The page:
Since I have been comparing the HC3000 to the Optoma HD72, I should point out that the Optoma's best mode, has their AI on (Optoma chose an AI controlled lamp dimming to enhance black levels, while Mitsubishi uses their iris.) One downside to the Optoma HD72, is that with AI on, their fan is louder than the HC3000s. I should note, therefore, that in the comparison images you have seen, the Optoma had AI turned off, so that both projectors were similar in noise levels, and because when I pause my Oppo DVD player, it's bright pause icon on the screen tends to negate the operation of the Optoma's AI.
Lamp Life and Replacement
The HC3000's lamp is rated 2000 hours in full power mode, and 3000 in low power (eco-mode as many manufacturers call it). This is typical of most projectors in this price range, and, since it is brighter than most, especially LCD projectors, there's a good possibility that in your room, you might find that you can run the HC3000 in low power, whereas you would use high power for many other projectors. If that's the case, you get to enjoy a quieter projector, and extend it's lamp life.
Projector Screen Recommendations
Always a challenge! People's screen sizes vary, as do their room conditions, including whether their walls are dark or light colors, where people sit, etc.
With the HC3000, the black levels are extremely good, and that translates to less need for a light or dark gray high contrast surface. In fact, I found the Carada Brilliant White screen that I use in my testing room to work exceptionally well at 106" diagonal, and I'm confident that you can go a couple of sizes larger than that. I was extremely impressed with the black levels when viewing all kinds of content on that screen.
When I moved the HC3000 into my viewing room (my own home theater), I was filling my Stewart Firehawk's 128" diagonal. The Firehawk is a light gray high contrast surface, and I found the HC3000 to be able to do a passable job, with the iris stopped down and low power mode, etc. Opening the iris gave it some extra "oomph" which was appreciated, and the high contrast nature of the Firehawk, still gave me better blacks than I probably had on the Carada with the iris closed down.
Overall, the projector should be comfortable with anything from about 80" to 110" diagonal with a high contrast gray, like the Firehawk, a Da-lite HC CinemaVisiont, etc., but unless you also need those HC screen's ability to reject some side ambient lighting, I think I would stick to high quality white surfaces with modest gain, like the Stewart Studiotek 130 (pretty much the reference standard out there), the Carada, or other equivilent screens. (The Carada claims a 1.4 gain, and Studiotek, 1.3.)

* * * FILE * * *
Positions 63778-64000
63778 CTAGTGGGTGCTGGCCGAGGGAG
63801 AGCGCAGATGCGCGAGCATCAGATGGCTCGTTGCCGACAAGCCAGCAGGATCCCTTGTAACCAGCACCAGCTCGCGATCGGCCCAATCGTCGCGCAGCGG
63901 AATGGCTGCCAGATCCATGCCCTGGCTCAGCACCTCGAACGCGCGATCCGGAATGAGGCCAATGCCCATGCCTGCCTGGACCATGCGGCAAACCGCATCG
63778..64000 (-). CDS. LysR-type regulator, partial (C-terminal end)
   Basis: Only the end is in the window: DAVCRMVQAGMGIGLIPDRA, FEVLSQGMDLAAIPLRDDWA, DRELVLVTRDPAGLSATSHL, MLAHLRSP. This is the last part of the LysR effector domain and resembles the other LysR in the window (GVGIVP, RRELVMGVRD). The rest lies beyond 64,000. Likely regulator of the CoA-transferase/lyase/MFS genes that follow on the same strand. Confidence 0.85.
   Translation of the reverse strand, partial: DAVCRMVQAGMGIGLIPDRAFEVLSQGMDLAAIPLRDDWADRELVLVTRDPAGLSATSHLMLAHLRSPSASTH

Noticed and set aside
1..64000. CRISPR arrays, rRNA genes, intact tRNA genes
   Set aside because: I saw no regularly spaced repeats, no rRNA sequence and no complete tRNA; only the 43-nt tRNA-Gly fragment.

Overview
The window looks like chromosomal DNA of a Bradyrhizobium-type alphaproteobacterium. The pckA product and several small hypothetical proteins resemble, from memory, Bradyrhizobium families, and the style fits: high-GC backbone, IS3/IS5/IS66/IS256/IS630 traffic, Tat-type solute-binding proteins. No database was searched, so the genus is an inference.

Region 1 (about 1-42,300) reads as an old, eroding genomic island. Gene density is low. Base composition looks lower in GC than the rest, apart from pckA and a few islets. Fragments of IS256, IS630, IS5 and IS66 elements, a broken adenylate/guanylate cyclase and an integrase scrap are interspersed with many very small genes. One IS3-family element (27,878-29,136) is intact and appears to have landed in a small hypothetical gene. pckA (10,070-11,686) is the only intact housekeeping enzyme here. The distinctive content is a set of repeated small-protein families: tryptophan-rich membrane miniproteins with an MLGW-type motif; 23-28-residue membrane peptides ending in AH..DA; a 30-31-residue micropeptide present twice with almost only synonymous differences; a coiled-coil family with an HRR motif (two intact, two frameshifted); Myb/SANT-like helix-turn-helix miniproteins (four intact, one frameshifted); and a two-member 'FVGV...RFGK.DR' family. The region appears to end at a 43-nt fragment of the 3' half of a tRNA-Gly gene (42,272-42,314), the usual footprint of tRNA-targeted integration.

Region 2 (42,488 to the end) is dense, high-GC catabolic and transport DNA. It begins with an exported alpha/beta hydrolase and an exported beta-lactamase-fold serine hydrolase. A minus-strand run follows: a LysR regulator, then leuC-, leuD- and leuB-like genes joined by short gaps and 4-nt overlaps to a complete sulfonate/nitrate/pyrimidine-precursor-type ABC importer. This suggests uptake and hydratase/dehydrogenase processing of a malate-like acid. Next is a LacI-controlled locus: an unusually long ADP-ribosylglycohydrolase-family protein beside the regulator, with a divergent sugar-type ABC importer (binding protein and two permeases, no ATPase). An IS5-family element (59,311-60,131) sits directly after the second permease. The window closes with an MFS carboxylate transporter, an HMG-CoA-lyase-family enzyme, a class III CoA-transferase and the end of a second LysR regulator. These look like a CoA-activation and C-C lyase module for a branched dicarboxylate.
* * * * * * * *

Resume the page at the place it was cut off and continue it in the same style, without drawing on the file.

One more thought for you. Lamps dim over time. Your projector will likely be visibly dimmer by the time you have 1000 hours on the lamp. As a result many users who use low power when they first install their projector, or have an iris closed down, may switch to full power, or open the iris to compensate for the lamp's lost lumens. When I say that the HC3000 did a passable job with certain settings, on my 128" screen, remember I'm using a virtually brand new unit. The same claim would not be fully true when the lamp is at 1500 hours, etc.
Of course, I have had to mention aspects of the calibration and settings previously in the review. Let's take it from the top.
I found the HC3000 to have cool colors (stronger blues) out of the box, than it's settings would indicate. The goal for movie watching is a temperature of 6500K. Using the HC3000's Cinema mode, which should produce 6500K, the measurements yielded significantly higher temperatures. At full on white (100 IRE), the HC3000 measured 7629K, at 80 IRE (80% of white - light gray, 7633, and at 50 IRE (50% gray), 7565K.
For the calibration, I had contrast at -1 (recommend -2 or -1), Brilliant Color set to On, and the projector was in Low power mode. (you can expect to measure slightly different temperatures in Low and High (Standard, as Mitsubisi calls it) power modes.